A team at the University of North Carolina has made a breakthrough when it comes to autism research. Predicting autism in children has always been a goal, and their research moved us one step closer to that. In this case, MRIs were performed on young babies (around 6 months old), whose older siblings had autism.
The differences that autism creates don’t tend to show up until after the age of 2. If this research can be reproduced, it would allow doctors to diagnose and treat autism before the social deficits become too large to overcome.
Since autism is a developmental disorder, it makes sense that early signs of the disorder will manifest before the actual symptoms. Based on this, the team set about trying to find the exact predictors in the brain functions. The brain tends to be much more malleable during infancy, so it is possible that we may be able to intervene and change the brain patterns of the disorder before they become firmly established.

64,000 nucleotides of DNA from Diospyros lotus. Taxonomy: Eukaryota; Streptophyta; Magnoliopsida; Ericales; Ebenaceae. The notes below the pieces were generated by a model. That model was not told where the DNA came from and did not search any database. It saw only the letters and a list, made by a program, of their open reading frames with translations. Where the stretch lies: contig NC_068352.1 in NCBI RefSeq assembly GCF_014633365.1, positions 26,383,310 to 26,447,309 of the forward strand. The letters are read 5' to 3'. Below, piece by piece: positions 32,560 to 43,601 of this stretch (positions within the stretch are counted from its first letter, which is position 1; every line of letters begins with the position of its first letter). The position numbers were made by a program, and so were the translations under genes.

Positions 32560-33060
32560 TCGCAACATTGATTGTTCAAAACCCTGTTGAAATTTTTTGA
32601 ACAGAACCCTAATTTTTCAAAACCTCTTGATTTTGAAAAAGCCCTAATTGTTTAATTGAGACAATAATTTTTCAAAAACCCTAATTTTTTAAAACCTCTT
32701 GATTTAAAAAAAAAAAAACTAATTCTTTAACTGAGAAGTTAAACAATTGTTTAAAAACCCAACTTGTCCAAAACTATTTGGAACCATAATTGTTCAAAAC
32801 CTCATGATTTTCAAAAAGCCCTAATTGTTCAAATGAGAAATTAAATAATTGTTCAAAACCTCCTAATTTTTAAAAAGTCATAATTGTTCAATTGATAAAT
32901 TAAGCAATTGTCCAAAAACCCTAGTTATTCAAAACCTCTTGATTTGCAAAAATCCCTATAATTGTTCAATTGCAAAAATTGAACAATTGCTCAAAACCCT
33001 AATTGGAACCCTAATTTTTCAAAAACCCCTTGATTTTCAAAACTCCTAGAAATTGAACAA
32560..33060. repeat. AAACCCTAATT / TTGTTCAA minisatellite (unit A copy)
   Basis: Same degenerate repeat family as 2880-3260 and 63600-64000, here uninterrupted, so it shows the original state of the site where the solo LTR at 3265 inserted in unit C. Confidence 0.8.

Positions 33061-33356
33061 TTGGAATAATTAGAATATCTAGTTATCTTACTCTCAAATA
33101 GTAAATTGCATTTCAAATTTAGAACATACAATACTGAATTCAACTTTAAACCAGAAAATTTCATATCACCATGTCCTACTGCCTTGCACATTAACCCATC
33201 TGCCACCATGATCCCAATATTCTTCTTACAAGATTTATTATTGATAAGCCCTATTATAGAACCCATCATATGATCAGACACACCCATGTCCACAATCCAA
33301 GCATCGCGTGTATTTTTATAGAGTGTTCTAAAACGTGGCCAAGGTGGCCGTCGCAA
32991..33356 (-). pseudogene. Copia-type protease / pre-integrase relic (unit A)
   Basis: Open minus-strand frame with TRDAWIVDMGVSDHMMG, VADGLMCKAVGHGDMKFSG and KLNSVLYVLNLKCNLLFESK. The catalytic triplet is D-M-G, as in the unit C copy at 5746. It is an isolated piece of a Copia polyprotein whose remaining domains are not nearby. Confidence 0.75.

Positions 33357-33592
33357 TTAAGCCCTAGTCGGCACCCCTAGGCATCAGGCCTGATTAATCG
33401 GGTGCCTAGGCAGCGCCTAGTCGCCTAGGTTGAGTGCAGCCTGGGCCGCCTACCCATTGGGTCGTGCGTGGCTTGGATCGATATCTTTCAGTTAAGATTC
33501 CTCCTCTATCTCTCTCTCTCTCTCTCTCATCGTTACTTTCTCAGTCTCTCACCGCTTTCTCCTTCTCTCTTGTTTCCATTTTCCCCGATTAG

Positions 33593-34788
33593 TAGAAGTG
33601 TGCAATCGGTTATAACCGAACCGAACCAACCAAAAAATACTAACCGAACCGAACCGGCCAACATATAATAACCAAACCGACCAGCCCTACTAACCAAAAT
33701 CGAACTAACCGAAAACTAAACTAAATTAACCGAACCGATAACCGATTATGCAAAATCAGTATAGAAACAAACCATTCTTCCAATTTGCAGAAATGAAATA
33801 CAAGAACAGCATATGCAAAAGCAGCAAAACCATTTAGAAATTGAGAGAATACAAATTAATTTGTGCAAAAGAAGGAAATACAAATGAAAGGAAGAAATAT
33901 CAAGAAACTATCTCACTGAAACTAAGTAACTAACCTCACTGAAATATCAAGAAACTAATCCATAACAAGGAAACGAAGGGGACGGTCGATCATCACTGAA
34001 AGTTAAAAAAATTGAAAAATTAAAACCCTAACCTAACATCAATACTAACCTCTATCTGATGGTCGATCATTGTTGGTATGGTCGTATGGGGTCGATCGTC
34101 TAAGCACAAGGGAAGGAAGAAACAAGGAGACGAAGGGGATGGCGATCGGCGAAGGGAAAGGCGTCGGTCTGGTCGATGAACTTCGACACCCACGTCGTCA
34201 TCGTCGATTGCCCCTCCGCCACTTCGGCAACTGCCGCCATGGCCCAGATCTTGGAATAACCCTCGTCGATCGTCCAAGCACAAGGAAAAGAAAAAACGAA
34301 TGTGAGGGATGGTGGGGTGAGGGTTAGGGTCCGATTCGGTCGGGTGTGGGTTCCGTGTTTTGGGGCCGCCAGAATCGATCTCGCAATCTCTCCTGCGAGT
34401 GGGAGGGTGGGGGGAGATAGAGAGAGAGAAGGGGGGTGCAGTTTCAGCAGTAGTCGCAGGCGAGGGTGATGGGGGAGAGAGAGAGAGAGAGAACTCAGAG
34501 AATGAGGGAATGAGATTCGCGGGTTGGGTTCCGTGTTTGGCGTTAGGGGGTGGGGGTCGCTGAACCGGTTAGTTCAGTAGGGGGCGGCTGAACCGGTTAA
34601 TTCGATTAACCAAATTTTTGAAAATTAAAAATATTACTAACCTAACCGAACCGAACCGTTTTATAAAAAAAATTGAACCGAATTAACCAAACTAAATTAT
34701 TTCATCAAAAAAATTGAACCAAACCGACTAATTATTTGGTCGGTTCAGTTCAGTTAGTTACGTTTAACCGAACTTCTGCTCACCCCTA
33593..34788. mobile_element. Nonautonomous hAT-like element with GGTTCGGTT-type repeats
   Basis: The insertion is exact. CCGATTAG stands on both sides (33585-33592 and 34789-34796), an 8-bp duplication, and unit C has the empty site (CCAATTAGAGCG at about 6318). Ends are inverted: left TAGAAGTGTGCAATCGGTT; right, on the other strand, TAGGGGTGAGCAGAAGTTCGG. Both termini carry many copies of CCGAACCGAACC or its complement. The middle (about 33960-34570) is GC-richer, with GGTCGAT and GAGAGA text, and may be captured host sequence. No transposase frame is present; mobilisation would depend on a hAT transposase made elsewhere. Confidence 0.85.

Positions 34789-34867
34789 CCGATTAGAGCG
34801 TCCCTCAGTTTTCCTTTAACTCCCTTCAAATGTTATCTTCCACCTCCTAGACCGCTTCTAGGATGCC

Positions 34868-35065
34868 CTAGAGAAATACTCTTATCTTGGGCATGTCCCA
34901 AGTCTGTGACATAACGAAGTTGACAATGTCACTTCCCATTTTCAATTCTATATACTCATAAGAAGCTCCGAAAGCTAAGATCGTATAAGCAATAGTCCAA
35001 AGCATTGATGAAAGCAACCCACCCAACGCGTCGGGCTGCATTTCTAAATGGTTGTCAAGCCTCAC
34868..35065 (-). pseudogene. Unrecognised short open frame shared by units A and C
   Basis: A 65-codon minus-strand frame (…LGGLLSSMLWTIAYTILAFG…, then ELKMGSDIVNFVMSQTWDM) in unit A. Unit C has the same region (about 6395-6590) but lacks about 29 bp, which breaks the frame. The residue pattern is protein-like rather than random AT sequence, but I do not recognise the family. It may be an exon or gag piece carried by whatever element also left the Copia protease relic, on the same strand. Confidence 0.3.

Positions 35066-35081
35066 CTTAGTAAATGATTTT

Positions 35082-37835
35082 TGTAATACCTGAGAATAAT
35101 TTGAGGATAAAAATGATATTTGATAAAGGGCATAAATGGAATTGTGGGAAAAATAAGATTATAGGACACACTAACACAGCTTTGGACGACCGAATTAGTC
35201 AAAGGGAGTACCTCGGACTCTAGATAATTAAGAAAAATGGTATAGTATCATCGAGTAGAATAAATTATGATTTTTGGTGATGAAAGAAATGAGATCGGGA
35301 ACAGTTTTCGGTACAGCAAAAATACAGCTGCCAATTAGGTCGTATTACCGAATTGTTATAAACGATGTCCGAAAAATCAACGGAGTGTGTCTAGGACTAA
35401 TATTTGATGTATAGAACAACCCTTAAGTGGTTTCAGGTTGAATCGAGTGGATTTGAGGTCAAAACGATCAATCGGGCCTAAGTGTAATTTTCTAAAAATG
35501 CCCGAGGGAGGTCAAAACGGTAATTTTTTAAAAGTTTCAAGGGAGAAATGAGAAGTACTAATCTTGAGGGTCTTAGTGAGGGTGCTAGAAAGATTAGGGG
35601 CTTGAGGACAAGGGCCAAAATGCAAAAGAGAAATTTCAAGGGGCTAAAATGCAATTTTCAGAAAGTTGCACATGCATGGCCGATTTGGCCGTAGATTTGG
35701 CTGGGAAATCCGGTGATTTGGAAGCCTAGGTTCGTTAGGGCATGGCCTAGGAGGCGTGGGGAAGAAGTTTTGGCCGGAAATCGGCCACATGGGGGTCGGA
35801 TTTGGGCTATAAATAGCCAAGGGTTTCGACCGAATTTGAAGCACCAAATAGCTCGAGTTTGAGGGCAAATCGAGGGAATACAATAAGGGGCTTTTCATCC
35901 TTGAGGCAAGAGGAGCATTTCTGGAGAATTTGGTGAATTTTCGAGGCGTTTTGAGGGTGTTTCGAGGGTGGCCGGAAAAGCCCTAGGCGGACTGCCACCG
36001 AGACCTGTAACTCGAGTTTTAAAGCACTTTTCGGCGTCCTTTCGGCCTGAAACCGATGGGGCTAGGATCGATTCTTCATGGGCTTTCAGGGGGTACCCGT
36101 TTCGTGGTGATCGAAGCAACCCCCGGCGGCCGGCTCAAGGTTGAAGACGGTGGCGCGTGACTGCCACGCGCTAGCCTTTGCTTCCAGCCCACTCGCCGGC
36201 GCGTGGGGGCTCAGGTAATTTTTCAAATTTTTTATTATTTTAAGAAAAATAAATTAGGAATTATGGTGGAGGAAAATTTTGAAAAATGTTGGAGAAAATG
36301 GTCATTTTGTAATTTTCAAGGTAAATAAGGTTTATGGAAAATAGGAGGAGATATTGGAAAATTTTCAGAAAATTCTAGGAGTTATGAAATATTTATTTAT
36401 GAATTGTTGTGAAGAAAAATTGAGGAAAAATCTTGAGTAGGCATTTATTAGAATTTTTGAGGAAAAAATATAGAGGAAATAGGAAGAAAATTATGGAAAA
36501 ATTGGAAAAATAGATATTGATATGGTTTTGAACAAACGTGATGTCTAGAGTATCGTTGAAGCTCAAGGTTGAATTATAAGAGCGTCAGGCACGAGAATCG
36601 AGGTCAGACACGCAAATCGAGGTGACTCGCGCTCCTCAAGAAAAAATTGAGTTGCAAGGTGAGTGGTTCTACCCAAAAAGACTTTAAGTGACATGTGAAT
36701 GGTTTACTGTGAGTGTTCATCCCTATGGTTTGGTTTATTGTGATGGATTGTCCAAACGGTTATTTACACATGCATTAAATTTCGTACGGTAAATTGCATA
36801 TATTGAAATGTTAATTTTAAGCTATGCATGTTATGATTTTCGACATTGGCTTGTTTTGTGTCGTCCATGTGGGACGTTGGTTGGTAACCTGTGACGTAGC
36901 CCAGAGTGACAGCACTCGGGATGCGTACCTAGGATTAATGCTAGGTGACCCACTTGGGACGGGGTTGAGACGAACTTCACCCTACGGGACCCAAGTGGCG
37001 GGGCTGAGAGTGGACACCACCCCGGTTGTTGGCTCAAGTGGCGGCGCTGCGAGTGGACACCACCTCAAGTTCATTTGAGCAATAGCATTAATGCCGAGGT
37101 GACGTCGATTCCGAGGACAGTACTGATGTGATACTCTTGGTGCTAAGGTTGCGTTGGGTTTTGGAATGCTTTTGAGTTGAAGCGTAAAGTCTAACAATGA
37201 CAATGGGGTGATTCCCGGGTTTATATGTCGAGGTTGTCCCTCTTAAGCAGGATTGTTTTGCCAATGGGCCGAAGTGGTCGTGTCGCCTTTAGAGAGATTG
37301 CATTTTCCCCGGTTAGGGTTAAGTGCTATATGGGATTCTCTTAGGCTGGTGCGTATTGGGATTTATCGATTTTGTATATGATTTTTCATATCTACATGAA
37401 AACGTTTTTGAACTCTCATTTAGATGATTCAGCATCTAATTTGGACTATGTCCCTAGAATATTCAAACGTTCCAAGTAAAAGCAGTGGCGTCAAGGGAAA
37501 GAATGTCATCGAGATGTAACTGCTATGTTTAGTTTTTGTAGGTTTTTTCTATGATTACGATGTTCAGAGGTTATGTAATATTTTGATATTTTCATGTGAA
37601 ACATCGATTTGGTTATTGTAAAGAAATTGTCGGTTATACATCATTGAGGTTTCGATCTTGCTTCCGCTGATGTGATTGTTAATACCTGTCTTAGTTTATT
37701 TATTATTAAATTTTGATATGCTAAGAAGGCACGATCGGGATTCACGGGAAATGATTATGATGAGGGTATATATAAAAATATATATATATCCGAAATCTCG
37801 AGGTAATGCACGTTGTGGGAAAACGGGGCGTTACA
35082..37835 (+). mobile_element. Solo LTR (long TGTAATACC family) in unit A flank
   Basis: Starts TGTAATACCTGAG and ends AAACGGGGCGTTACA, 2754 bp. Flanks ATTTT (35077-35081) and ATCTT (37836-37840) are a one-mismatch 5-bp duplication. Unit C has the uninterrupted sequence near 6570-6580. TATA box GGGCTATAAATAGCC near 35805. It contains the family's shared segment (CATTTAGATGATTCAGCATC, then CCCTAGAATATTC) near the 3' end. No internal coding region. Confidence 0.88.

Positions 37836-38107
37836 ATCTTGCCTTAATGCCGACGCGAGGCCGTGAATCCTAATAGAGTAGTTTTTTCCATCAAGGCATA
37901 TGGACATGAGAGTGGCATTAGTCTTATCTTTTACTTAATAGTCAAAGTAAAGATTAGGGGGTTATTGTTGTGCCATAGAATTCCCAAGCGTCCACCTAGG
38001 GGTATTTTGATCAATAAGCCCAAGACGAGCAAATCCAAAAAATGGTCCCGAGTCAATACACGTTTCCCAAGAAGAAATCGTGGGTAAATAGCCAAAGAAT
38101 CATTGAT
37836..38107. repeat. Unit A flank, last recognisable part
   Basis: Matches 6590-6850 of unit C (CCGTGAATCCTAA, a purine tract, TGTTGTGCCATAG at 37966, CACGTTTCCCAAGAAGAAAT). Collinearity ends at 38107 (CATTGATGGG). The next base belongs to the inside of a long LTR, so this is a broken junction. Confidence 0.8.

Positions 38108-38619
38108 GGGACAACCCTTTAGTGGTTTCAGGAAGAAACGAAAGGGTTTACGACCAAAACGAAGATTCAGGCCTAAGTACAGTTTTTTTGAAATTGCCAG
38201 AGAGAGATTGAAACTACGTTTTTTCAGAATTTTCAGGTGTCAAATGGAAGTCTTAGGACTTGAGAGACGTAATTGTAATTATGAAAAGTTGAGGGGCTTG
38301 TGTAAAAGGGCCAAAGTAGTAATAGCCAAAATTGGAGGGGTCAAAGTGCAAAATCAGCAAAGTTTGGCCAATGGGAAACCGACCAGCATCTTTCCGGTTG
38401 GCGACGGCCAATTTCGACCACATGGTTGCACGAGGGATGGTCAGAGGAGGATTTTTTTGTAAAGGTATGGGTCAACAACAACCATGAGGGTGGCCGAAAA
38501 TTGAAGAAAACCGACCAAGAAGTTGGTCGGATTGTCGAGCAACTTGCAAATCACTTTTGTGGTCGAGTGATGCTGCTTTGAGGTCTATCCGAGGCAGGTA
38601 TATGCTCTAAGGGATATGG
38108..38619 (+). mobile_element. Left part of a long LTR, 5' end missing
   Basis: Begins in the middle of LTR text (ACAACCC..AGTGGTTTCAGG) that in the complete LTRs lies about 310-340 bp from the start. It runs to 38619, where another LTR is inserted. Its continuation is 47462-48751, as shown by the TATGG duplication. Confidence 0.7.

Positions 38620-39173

Although the discovery will be incredibly helpful, brain scans are still too costly for the average person. Most families just don’t have thousands of dollars to throw at a medical test, just because their child is more at risk. Regardless, the doctors are optimistic that a larger study will bear out their findings, and in time, autism could be left in societies’ wake.